Thursday, December 27, 2007

Film students = Satan.

I’ve been considering changing my major for the entire semester. Yes, I would like to direct and write my own films but I don’t know if that means I have to major in film. Most of my favorite directors majored in subjects like philosophy and creative writing, which is what I’d like to be doing right now. I’ll remain a film major for at least one more year. If things go awry I will switch my major to creative writing and eventually go to graduate school for film. I’m definitely planning on going to graduate school for film so I’m not sure if getting a BA in film is necessary anyways.

I haven’t had great experiences with the many film classes I’ve taken or with other film majors. I’ve taken four film classes at UCLA, two film classes in high school, and one class at Paramount studios and I entered SFSU with college credit from these film classes. These classes have taught me how to create bad formulaic films and that I despise most film majors. It seems that film majors are naturally the most competitive and pretentious people you’ll ever met.

Yes, I have met some amazing people who are film majors but in the long run most film majors that I’ve met aggravate me immensely. I’m sick of it. I’m sick of meeting film majors who will later on make straight to video sequels to Michael Bay’s films.

At my UCLA film class I came face to face with the ultimate douche “film major”. Her name was Andrea. She was pure evil. She deleted another student’s footage and even though she claimed it was on “accident”, she obviously disliked the student. She even made several remarks about how she hoped that the student would fail the class.

I could tell from the first day I met her that she was going to get on my nerves. After you said hello to her she instantly needed to tell you how her love for film stemmed from way back to when she was five years old, and that she could recall making horror movies on super 8 film at five and a half. I realized she was bad news when these stories changed depending on whom she was talking to. Sometimes she made horror movies on film and other times her first films were documentaries about AIDS made on DV tapes. This made a lot of sense, after all, in elementary school most students want to be more involved in spreading awareness about sexually transmitted diseases.

I could tell Andrea hated me too. In our first conversation, I corrected her and then at least ten of our peers started laughing at her. This was obviously not a good start to a friendship. I wasn’t trying to be cruel though. I just asked her what her favorite genre of film was. She replied that her favorite genre of film “was probably foreign films.” I told her that this was not a genre of film, but a type of film and she acted like I was a complete idiot. I laughed it off. “I know that foreign films may have a separate section at the video store you go too but if a comedy is in french it’s still a comedy, not just “a foreign film.” I mean thank God, right. If we were from a foreign country, we’d be limited to just one genre.” Andrea did not find my remark to be helpful or humorous.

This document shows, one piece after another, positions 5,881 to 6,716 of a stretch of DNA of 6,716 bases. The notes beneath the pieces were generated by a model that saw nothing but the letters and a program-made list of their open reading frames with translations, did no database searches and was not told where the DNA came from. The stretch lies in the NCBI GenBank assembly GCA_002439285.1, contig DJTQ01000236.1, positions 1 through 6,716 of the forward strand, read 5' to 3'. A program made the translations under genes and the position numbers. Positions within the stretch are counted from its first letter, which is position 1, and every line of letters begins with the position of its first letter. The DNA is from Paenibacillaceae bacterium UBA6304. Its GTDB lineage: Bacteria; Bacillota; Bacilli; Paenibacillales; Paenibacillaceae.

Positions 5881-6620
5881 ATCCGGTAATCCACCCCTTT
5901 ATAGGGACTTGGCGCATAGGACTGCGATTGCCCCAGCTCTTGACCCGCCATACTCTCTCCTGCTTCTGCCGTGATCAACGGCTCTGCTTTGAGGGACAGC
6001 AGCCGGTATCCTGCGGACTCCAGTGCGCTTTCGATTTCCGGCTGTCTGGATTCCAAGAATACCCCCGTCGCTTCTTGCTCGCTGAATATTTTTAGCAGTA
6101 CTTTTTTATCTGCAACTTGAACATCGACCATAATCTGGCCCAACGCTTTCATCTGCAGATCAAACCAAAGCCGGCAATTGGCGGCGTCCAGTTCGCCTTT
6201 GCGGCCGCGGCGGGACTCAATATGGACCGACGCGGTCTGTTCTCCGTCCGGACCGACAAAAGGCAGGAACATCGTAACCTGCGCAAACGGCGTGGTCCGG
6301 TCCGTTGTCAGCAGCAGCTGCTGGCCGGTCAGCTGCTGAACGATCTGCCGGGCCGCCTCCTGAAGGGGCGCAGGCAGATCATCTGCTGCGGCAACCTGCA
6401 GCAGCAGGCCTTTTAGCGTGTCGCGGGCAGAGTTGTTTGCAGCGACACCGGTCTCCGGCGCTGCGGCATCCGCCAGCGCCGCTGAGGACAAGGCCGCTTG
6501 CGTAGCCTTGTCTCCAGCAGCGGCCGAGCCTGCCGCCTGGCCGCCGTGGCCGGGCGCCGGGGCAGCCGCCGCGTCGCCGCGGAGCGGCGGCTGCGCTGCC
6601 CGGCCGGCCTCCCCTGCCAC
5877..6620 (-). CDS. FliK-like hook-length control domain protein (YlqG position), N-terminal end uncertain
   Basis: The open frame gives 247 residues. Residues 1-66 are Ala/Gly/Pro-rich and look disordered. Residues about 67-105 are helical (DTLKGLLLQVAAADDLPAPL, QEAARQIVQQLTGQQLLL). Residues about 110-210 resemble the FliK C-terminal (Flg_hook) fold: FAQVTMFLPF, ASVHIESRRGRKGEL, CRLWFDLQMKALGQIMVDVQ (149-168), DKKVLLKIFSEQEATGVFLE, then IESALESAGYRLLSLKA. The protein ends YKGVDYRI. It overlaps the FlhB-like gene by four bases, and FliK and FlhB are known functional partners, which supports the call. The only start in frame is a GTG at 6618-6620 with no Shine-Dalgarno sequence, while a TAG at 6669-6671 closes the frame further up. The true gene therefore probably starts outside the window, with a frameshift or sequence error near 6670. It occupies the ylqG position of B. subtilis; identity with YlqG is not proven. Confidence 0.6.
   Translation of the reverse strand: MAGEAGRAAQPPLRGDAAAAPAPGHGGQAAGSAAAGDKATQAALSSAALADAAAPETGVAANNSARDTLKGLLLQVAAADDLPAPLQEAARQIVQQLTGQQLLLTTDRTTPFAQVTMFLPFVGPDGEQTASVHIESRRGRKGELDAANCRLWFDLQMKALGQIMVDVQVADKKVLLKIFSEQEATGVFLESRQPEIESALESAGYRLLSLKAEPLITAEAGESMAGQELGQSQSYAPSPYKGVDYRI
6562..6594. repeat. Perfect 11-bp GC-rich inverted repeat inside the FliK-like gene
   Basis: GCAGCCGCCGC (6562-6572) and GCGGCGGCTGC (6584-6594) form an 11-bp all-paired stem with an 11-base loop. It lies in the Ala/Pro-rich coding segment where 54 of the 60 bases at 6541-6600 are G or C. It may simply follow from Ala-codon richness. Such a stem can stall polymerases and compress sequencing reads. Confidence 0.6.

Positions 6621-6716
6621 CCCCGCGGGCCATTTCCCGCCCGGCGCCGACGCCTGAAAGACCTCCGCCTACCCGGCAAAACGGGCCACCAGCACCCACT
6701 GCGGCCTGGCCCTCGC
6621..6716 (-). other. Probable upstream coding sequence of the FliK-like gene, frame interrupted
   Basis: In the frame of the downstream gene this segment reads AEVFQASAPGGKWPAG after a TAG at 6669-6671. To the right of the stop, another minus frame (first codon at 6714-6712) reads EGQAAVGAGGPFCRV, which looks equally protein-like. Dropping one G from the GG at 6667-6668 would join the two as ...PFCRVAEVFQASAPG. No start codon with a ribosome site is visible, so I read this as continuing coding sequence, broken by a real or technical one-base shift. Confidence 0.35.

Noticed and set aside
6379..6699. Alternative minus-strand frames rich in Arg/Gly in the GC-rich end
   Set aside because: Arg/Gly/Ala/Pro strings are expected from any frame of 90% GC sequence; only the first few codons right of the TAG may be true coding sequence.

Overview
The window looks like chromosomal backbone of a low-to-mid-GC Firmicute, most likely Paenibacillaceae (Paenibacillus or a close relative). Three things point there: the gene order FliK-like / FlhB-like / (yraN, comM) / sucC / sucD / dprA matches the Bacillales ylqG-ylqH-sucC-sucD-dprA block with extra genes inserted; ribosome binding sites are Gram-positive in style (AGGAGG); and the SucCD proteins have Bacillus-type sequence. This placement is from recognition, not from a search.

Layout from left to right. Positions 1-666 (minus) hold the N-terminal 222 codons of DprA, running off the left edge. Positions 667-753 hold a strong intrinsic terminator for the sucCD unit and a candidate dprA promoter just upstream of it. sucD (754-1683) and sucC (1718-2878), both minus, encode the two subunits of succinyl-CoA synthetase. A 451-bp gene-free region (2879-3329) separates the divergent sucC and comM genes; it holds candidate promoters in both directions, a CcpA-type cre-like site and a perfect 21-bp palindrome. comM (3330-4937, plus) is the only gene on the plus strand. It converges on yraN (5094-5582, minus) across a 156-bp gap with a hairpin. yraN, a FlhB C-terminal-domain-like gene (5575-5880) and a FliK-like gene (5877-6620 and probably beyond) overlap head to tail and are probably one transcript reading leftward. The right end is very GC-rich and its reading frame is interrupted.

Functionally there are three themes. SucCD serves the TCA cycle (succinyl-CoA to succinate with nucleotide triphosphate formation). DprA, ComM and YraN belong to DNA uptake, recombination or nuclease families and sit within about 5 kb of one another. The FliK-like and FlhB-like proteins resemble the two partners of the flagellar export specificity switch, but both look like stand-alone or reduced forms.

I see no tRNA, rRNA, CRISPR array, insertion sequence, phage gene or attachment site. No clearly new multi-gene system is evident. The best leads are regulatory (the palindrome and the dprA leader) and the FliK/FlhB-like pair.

Aside from the fact that she is competitive, jealous, and mean-spirited, Andrea also made awful short films. Andrea got away with creating two short films based on Sprint commercials. Yes, I had to sit for 60 minutes, analyzing two short films, and discuss the character development of a cell phone. Andrea even proudly admitted to our professor that these commercials were inspiration for her short films. I couldn’t handle it. Every student in the class had to give their input. The most pretentious student in the class couldn’t stop raving about the film. “ I really like the character arc of the cell phone. It was amazing how much depth was given to this inanimate object.” When it came to my turn, I had a hard time searching for the correct words. “Listen, I’m intrigued by the idea of making an inanimate object more complex. However watching a twenty minute movie based on a one minute commercial was hard for me. That was the most vapid cell phone I have ever seen. I can guarantee you that the blackberry cell phone in my pocket is more dynamic.”

I thought the vapid cell phone remark was clever. Andrea did not.

The point to all of this is:

A.) I am bad at forming friendships with film majors


B) I’d rather switch majors than sit through another lecture where I discuss the character arc of a cell phone for an entire hour.